Faire Market & Café offers a variety of healthy, grab and go lunches and warm, made to order breakfast options. Take home dinner options may soon be on the horizon. They also serve up a full menu of sandwiches and salads made to order, offer a fresh produce stand, and provide seating for 30, most of which is upstairs in an open area which overlooks the market.

The market is operating on a summer schedule for the next two weeks (7 am to 6 pm M-F) but will move to regular hours in September: 7 am to 8 pm M-F and 11 am to 5 pm on Saturday.

Fresh coffee, baked goods and a variety of food items are made fresh in house daily at Faire Market & Cafe.

“Our anchor is really the kitchen,” said Faire operations manager Jim Still. “And executive chef Barret May is doing a really great job making fresh food daily from local, organic, sustainable kinds of ingredients.”

But they share a wall with the wine shop, and so they also have an extensive cheese selection and a few other homemade appetizers, including four kinds of hummus, a smooth, tasty guacamole, and potato and corn chips made right in the kitchen.

While they’ve stocked their pantry shelves with a few gourmet items like jams, spices, coffee, and Tate’s Cookies, they plan to add more staples like bread, milk and eggs. And they eventually expect to phase out the line of DiBruno Brothers charcuterie and pasta offerings, replacing many of those items with in-house made versions of their own.

“The soul of Faire is that we are foodies at heart,” said Rob Snowberger, 33, who co-owns the new enterprise with Chef Dan Sheridan. “We’re doing our best to stay on top of the food people want,” said Snowberger, who worked for BPG before starting his own development company and launching into the food business a few years ago.

Faire Market & Cafe has a produce stand and grab-and-go salads sandwiches – with healthy sides – made fresh daily.

The pair also owns Stitch House Brewery on Market Street. Sheridan came into national prominence earlier this summer when his other restaurant, Locale BBQ Post, was featured on Diners, Drive-ins and Dives with Guy Fieri.

Plans for a new restaurant, barbershop and fashion retailer

Girard is just the first of several ideas Snowberger has percolating for 9th Street. He and development partners Rob Herrera, owner of The Mill co-working space, and Steve Weathers, with BPGS Construction, are developing a secondary shopping corridor downtown which will include a new restaurant (where the old Bag & Baggage used to be) and barbershop. (Two other downtown barbershops closed within the last two years.)


And they’re hoping to open a fashion retail business run by students in the UD Horn Entrepreneurship fashion incubator program. And he shared that sidewalk improvements and historic street lighting are also in the works for the 9th Street corridor.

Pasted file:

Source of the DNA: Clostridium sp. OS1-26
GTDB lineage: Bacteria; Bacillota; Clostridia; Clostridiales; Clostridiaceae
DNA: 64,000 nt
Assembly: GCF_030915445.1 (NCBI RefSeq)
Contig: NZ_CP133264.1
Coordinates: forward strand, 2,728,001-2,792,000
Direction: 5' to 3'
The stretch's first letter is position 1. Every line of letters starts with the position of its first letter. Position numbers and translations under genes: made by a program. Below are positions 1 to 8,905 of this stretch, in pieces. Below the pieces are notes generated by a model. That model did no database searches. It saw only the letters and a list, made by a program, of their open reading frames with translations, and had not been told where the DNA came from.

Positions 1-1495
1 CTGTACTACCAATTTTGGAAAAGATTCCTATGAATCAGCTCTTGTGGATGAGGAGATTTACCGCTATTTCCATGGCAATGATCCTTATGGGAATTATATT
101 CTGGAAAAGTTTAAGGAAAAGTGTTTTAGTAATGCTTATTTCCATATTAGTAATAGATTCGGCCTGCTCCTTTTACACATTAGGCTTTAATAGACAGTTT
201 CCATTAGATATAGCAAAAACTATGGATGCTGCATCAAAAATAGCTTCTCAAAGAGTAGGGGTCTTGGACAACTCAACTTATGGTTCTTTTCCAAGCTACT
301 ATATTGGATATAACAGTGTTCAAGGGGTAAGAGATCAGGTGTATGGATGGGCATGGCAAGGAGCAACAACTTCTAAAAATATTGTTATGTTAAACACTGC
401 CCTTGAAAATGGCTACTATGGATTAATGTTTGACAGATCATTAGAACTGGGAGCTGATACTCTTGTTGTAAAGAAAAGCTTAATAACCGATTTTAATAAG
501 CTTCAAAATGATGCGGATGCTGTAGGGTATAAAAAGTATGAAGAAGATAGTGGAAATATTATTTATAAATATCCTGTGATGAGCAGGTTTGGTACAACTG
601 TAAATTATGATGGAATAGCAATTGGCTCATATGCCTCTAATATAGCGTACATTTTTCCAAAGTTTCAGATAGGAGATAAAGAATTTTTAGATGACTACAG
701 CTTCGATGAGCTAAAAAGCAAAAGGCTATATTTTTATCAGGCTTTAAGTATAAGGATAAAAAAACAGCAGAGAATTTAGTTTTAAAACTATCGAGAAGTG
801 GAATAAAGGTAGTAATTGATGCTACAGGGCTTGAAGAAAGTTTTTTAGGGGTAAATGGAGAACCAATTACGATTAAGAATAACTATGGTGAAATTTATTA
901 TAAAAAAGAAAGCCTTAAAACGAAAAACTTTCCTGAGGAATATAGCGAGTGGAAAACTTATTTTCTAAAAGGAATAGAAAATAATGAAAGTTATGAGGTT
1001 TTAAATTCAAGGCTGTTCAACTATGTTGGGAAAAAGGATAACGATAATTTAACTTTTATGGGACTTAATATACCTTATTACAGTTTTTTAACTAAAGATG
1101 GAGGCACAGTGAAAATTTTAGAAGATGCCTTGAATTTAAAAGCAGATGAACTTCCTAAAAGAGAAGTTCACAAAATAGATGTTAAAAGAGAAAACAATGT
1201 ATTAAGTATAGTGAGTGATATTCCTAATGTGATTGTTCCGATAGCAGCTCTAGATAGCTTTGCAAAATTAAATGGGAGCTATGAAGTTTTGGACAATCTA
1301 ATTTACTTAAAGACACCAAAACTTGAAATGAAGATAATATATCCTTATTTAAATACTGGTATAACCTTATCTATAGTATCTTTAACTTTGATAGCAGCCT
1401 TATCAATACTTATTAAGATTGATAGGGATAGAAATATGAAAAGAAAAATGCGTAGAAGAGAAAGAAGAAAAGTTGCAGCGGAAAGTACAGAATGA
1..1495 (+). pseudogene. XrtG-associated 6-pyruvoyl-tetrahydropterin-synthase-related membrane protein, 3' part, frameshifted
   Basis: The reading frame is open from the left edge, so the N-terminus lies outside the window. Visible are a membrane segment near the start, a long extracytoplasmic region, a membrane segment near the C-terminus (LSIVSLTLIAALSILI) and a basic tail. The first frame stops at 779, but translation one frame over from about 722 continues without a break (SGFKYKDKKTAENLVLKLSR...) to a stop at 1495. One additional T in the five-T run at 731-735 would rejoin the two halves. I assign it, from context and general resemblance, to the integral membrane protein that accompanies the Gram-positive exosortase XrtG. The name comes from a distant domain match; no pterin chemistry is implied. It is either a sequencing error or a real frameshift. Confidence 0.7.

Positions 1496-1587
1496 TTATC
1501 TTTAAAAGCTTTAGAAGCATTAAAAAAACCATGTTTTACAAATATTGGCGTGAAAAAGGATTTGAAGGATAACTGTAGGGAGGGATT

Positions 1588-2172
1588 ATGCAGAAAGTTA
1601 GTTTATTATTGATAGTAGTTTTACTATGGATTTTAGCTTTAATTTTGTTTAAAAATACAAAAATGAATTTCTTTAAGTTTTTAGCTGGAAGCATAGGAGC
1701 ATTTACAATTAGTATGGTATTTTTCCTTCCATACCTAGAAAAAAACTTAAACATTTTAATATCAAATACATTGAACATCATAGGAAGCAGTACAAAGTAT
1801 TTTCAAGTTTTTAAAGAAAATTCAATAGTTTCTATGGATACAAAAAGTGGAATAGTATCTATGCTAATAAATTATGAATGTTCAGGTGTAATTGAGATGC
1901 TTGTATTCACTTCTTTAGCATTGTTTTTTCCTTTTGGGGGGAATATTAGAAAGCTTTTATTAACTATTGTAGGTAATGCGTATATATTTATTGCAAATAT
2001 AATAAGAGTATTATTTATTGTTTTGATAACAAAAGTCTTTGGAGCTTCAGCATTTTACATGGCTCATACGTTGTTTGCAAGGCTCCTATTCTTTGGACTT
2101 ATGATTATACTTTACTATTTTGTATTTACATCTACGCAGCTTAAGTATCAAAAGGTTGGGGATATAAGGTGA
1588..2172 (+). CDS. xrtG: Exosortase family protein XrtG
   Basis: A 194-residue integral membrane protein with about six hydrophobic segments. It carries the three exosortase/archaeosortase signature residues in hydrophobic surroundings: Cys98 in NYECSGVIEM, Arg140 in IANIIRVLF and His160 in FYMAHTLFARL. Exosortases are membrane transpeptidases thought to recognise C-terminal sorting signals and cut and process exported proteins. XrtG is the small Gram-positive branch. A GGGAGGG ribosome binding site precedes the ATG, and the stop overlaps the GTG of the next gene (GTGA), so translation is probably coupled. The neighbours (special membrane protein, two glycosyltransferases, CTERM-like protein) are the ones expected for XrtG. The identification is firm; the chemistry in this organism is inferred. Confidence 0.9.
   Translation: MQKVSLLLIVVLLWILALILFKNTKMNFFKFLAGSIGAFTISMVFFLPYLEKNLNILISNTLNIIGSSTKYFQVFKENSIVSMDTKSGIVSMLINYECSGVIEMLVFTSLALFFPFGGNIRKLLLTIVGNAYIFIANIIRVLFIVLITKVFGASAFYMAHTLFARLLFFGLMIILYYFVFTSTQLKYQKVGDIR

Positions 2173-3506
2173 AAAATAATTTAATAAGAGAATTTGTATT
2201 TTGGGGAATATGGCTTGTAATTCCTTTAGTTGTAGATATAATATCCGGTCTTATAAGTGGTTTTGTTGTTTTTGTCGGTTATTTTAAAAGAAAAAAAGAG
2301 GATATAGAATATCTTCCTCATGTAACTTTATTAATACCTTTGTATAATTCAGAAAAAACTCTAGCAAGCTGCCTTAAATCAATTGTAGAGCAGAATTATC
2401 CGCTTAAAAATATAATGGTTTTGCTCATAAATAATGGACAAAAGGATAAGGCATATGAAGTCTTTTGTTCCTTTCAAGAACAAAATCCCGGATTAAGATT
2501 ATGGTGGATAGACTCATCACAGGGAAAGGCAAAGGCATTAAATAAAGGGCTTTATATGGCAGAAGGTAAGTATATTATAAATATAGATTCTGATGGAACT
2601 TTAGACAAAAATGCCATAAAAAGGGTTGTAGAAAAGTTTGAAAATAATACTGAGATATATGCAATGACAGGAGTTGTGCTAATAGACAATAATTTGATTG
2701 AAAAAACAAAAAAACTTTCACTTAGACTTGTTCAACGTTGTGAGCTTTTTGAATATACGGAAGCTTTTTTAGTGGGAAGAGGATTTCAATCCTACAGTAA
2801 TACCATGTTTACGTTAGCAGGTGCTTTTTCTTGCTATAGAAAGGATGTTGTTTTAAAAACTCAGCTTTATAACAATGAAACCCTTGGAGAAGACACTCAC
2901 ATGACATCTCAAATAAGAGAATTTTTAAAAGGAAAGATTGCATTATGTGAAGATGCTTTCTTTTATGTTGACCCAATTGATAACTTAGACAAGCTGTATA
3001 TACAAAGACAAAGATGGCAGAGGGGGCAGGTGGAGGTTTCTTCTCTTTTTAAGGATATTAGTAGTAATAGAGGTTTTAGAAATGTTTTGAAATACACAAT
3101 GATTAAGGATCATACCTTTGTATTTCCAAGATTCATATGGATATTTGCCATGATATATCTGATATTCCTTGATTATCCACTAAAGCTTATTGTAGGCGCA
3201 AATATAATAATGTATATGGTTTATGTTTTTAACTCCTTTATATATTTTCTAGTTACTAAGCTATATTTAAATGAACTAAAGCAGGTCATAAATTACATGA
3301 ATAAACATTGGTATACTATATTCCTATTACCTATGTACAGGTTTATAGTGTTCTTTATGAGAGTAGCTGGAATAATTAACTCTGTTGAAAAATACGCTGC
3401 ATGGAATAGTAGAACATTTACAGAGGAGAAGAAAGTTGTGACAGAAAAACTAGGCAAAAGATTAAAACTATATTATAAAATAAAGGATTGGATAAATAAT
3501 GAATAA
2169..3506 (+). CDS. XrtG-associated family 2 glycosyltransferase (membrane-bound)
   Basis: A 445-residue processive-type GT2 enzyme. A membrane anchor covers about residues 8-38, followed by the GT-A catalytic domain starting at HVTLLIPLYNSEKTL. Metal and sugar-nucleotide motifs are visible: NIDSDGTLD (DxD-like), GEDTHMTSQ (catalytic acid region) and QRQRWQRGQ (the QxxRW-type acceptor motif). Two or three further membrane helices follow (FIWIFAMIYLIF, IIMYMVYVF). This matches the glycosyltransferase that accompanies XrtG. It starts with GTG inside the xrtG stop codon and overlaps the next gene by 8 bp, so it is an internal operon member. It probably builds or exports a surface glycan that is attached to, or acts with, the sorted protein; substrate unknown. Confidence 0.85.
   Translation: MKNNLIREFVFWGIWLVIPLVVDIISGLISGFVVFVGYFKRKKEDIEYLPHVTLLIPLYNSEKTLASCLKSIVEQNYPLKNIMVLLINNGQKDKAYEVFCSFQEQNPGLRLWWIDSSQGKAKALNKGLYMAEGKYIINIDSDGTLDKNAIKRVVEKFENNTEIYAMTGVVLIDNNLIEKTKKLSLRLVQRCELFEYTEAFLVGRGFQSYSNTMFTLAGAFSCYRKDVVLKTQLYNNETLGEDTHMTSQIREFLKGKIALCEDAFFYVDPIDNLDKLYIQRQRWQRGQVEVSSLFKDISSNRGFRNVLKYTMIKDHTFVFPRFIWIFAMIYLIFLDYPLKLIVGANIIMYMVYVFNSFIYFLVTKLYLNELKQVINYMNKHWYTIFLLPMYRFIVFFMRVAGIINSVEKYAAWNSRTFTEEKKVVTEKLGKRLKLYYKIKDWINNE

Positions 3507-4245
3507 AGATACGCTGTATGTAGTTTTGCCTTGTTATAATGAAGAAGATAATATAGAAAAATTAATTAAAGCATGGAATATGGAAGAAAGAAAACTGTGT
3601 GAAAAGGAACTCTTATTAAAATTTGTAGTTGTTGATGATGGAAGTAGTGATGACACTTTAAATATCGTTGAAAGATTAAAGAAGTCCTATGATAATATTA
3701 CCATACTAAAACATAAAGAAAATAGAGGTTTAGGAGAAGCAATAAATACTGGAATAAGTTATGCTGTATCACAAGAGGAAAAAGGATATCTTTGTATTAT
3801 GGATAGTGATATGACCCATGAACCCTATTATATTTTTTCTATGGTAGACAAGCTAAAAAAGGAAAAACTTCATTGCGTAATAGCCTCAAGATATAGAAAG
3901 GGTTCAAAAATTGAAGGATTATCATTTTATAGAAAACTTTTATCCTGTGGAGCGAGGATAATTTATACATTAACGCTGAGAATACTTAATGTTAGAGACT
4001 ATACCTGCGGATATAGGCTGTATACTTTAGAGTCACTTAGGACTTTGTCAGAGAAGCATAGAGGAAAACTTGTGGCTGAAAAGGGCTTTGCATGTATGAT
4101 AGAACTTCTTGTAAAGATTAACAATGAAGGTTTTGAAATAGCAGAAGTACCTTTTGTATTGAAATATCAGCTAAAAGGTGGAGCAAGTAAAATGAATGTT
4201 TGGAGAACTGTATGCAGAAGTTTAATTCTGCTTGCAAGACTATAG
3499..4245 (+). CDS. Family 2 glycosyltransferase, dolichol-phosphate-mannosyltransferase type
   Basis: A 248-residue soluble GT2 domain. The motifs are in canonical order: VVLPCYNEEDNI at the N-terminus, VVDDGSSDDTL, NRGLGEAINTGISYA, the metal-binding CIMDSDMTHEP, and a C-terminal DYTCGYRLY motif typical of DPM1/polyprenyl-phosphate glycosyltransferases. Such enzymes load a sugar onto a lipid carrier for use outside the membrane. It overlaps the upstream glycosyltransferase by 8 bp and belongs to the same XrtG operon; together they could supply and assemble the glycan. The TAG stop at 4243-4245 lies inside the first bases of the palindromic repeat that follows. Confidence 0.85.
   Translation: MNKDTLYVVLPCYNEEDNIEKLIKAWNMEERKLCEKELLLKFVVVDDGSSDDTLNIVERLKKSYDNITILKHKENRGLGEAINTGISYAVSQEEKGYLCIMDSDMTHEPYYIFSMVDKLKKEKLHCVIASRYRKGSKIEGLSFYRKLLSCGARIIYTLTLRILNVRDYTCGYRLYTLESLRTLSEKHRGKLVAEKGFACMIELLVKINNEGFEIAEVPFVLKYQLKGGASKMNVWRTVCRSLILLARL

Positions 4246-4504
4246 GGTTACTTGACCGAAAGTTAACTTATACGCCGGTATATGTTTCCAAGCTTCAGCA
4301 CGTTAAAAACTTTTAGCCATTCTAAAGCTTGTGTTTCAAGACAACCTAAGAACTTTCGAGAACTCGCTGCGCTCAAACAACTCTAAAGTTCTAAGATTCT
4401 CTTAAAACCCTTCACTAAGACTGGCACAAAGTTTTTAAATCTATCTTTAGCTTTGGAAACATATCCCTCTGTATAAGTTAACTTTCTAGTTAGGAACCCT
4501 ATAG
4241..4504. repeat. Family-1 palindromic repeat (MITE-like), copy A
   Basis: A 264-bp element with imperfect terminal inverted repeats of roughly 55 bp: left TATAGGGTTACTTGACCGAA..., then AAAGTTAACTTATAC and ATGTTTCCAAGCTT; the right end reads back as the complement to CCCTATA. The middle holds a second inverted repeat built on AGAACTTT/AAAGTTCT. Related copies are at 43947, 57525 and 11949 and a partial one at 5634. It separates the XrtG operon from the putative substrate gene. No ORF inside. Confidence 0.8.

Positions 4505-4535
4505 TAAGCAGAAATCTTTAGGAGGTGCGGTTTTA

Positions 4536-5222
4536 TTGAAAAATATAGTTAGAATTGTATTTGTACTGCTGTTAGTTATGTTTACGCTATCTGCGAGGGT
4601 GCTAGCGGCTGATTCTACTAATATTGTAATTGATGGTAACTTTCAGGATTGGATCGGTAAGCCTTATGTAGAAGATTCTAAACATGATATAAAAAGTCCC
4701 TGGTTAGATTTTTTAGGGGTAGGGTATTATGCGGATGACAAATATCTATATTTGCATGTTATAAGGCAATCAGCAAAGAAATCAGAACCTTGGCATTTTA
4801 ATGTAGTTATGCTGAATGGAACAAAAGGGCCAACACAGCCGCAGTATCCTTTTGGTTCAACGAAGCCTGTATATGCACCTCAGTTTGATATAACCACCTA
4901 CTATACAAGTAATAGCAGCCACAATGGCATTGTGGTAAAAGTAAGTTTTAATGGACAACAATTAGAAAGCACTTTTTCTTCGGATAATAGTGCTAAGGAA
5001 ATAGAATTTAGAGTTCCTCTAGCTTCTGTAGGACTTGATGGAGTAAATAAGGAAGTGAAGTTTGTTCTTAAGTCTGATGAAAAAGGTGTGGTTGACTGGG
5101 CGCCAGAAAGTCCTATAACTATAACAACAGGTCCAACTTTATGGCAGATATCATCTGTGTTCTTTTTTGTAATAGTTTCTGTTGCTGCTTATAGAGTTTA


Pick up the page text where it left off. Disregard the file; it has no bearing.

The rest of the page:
“It’s really fun to open up retail that is for everybody. We already have a wonderful women’s fashion shop on 9th Street right now called Bella Noir, run by a woman from Brooklyn, New York who is excited to run her business in Wilmington,” said Snowberger.

He added that timing is important; existing retailers could lag if other establishments on the block don’t open soon. “We have to move quickly. If now is not the time, then when is?” he said.

A walkable city with growing amenities: The DE.CO food hall – with outdoor seating – opened at 10th and Orange Streets in April. Plans for new historic street lights and a new sidewalk on 9th Street.

Snowberger, Weathers and Herrera also own ten fully occupied apartments on 9th Street – above Faire and Why Fly. They would like to see the downtown vibe to continue to grow with more new apartments and expanded retail offerings.

But they’re careful to note the importance of getting the balance right.

Residential life in downtown Wilmington: from 90 apartments two decades ago to 1,800 today

Major investors like BPG have been essential to downtown’s revitalization to be sure. But sustaining and extending that momentum requires the kind of organic economic ecosystem now taking root thanks to these entrepreneurs.

City economic development director Jeff Flynn said a collaborative ecosystem between the city, developers and entrepreneurs has been key in getting to the point where spontaneous, organic growth is happening such as on 9th Street. “In 1999, we had only 90 apartments in the central business district.  Since 2002 we’ve added 1,800 apartment units in the central business district, and we have another 400 in the pipeline.”

Ben Cordova owns three coffee shops on Market Street. His newest, I.M. Coffee, is located in the only building in the state designed by noted architect I. M. Pei. This Chai-charged Macchiato with double espresso was delicious.

More Downtown Developments ‘Beyond Market’

  • DECO– The new food hall opened in April in the DuPont Building at 111 W. 10th and has been drawing crowds ever since. Check out TSD’s tour of their offerings from brick oven pizza by Bardea to pho noodles and chicken and waffles.
  • Nemours Plaza Programming Tuesday, Thursday Friday (yoga, chess, mini markets, music and movies)
  • MKT Place Gallery – An addition to the downtown monthly Art Loop, managed by Rodney Pratt Gallery
  • Chelsea Plaza – Downtown plaza connecting Market Street with the new activity of Makers Alley
  • Mid-Town Parking Garage – A new public parking option in the heart of downtown, in the Residences at Mid-Town Park building, entrance at Orange and Burton Place
  • IM Coffee at 1105 Market (ok, this is technically on Market but it is off a plaza that is off Market) – the new downtown go-to for Third Wave Coffee (what is that?)
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  • Wow! This is a great article! So well written and full of great information. The potential for growth in downtown Wilmington is amazing and it’s wonderful to see it come to life. My husband and I are looking forward to visiting these establishments.

  • Wilmington rejuvenated Coolspring and Trinity with homesteading. For $1 people could buy WHA homes, and had to agree to renovate and then live in them. No house flipping. It was a huge success. We have a new generation of young people priced out of the housing market. Time to bring back the homesteading!